Figure 5 displays the top ten districts with the highest rise in the percentage of women who received calcium supplementation in 2019-20 compared to 2018-19. Tiruvannamalai, Tamil Nadu showed the highest increase by 90.2 percentage points. Figure 6 displays the top ten districts with the highest decline in the percentage of women who received calcium supplementation in 2019-20 compared to 2018-19. Ganderbal, Jammu & Kashmir showed the highest decline by 60.7 percentage points. 








5. How did the percentage of pregnant women who received the second dose of tetanus (TT2) or tetanus-toxoid (TT) booster vary across the districts of India in 2019-20?


According to HMIS 2019-20 data, the percentage of pregnant women receiving second dose of tetanus (TT2) or tetanus-toxoid (TT) booster varied from 6.5% in Shimla, Himachal Pradesh to 100% in three districts of Maharashtra– Hingoli, Aurangabad and Kolhapur; three in Andhra Pradesh– Cuddapah, Nellore and East Godavari; and one district, Sundargarh in Odisha. (Figure 7


In 51.3% of districts, more than 90 of every 100 pregnant women received a second dose of tetanus or tetanus-toxoid (TT) booster during pregnancy. In contrast, 16.2% of districts reported less than 50 out of every 100 pregnant women receiving a second dose of tetanus or tetanus-toxoid (TT) booster. Among the districts reporting less than 1 in 4 women receiving tetanus vaccine coverage, 12.5% were from the North Eastern States and 9.4% belonged to regions of Delhi, with South East Delhi performing the poorest with only 13.3%. Similar data on coverage for the second dose of tetanus or tetanus toxoid from NFHS-5 was not available for comparison with HMIS data. 


We were unable to find a data validation rule for this variable, i.e. the percentage of pregnant women who received either the second dose of tetanus toxoid (TT-2) or the tetanus toxoid (TT) booster. So we hypothesised that even if all women received the second dose of tetanus, that number could still not surpass the ANC registrations. Hence, any values above 100 were omitted. We excluded 124 district values based on this rationale. This is also explained later under ‘HMIS Data Quality Concerns’. 






6. Which districts showcased the highest rise and decline from their respective 2018-19 percentage values for the second dose of tetanus (TT2) or tetanus-toxoid (TT) booster?


Figure 8 displays the top ten districts with the highest rise in the percentage of women who received a second dose of tetanus (TT2) or booster in 2019-20 compared to 2018-19. Dibang Valley of Arunachal Pradesh showed the highest increase in coverage with an increase of 39 percentage points. Figure 9 displays the top ten districts with the highest decline in the percentage of women who received the second dose of tetanus (TT2) or booster in 2019-20 compared to 2018-19. Shimla, Himachal Pradesh showed the highest decline of 82 percentage points.










HMIS Data Quality Concerns 


The exclusion of data was carried out per the validation rules of the HMIS. Data from 160 districts were omitted while assessing the coverage of IFA tablets, and 93 districts were excluded while assessing the coverage of calcium tablets due to these data points surpassing the 100% threshold.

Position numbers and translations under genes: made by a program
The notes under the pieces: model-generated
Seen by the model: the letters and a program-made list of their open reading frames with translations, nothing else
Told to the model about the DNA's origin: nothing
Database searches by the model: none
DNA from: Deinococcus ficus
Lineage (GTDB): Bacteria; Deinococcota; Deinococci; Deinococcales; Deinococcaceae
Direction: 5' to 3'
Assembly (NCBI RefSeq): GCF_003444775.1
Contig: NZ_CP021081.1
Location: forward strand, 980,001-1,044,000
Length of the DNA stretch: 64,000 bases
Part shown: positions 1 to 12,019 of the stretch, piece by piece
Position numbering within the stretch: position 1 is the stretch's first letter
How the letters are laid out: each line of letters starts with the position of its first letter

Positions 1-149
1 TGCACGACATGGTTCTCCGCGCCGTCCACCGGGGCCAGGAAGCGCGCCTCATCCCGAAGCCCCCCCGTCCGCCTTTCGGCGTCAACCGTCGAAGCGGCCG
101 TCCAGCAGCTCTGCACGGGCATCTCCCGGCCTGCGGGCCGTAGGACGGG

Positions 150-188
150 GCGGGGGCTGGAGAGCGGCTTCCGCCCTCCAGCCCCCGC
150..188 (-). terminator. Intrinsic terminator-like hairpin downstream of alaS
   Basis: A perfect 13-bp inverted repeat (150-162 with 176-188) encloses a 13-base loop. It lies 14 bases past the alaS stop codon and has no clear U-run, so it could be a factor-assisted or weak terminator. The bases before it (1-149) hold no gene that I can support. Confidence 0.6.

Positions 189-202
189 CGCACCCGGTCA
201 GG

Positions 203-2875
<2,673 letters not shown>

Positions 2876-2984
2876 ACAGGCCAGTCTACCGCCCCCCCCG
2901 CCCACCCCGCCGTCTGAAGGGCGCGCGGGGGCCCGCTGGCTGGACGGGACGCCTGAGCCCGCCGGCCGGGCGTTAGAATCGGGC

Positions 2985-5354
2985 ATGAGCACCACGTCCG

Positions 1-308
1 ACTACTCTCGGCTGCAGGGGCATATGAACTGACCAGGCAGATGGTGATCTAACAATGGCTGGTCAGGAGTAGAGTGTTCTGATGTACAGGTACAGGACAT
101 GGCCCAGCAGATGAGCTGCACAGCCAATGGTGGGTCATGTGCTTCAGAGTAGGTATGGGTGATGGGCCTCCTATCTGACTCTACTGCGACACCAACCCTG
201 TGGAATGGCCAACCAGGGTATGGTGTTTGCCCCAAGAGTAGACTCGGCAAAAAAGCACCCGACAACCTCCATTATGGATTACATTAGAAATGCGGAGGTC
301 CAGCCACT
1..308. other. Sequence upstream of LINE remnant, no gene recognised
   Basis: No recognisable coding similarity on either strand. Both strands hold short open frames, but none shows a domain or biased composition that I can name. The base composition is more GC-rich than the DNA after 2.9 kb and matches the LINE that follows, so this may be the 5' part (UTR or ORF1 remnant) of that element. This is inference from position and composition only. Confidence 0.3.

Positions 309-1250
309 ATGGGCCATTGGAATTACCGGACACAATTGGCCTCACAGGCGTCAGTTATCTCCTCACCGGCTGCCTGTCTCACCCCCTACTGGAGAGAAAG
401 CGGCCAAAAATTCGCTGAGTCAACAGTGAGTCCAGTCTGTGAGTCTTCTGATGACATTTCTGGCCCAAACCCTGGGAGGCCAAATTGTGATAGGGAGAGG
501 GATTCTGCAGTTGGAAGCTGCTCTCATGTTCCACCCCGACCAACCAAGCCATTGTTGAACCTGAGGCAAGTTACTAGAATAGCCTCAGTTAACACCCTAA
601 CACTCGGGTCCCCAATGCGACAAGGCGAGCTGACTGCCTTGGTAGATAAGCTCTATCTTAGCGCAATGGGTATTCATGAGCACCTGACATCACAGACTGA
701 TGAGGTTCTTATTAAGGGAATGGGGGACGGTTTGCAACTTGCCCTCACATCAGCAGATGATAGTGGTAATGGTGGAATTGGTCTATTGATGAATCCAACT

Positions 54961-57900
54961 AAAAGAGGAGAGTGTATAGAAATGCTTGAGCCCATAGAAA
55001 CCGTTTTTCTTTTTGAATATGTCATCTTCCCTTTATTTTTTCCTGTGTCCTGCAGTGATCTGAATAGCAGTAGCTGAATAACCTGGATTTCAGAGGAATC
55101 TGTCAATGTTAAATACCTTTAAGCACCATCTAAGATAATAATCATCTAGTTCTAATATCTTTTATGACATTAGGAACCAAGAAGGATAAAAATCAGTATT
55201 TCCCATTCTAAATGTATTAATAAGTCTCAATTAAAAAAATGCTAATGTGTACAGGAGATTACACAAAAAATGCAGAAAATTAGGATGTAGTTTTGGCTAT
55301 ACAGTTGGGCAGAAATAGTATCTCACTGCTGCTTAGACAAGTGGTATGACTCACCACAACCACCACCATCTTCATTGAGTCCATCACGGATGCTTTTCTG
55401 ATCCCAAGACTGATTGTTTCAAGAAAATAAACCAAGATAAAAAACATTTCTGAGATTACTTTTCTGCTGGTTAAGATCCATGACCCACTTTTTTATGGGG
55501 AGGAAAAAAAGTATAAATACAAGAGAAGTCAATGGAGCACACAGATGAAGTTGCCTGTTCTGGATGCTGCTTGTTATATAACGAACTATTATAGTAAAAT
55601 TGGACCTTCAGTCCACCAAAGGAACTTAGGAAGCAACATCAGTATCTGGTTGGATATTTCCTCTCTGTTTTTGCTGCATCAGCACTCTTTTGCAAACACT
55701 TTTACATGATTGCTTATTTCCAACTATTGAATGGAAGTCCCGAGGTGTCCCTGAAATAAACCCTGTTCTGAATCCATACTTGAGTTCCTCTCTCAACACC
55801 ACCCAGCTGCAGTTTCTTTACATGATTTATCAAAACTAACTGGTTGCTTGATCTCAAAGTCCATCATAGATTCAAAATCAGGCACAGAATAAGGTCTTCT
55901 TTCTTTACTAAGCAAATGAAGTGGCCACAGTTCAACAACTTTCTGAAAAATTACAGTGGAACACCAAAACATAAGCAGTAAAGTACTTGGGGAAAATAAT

In the case of the IFA tablets, we observed that Jangaon and Siddipet districts in Telangana reported percentage values of 611.1% and 506.1%, respectively, during the 2018-19 period. These values far exceeded the possible upper limit of 100%. Similar irregularities were identified for the calcium tablets, with Mancherial in Telangana reporting the highest percentage value (370.7%), followed by Lucknow, Uttar Pradesh (283.9%).


We were unable to find a data validation rule for our fifth variable, i.e. the percentage of pregnant women who received either the second dose of tetanus toxoid (TT-2) or the tetanus toxoid (TT) booster. So, to validate this data, we calculated the percentage of pregnant women receiving either TT-2 or TT booster divided by the total number of women registered for antenatal care. In any case, the number of pregnant women receiving the booster cannot exceed ANC registrations, hence this percentage should be less than or equal to 100. 


In a realistic setting, not all women may receive the first dose, let alone the second dose or booster (if immunised previously within 3 years). Even under ideal conditions, the percentage should not surpass 100%. During analysis, we noted that districts with percentage values exceeding 100% for this variable tended to exhibit similar patterns in the other variables discussed earlier, validating this hypothesis. Consequently, based on this rationale, we omitted data points for a total of 124 districts.


Conclusion


In conclusion, the analysis of HMIS 2019-20 data to assess the coverage of essential maternal health interventions across districts in India reveals significant discrepancies. Our findings highlight that coverage of relevant maternal health services in India still has significant scope for improvement, especially in the North Eastern and Northern states of the country.


Concerns about data reliability, as evidenced by discrepancies between HMIS and National Family Health Survey (NFHS) data, highlight the necessity for robust and accurate reporting mechanisms to inform effective policymaking. Ultimately, to improve maternal outcomes in India, there is a need for high-quality data to guide decision-making. It is also important to understand regional nuances in the best and worst-performing states to understand the barriers and facilitators to good coverage of maternal services in India.


Cite this article as:

Wadhwani V, Chopra P, Patil S, Gavhane P, Sharma P.

Antenatal Care in India - Care that Nurtures: Part 2 of An ASAR Data Story

2024 June 10; Available from: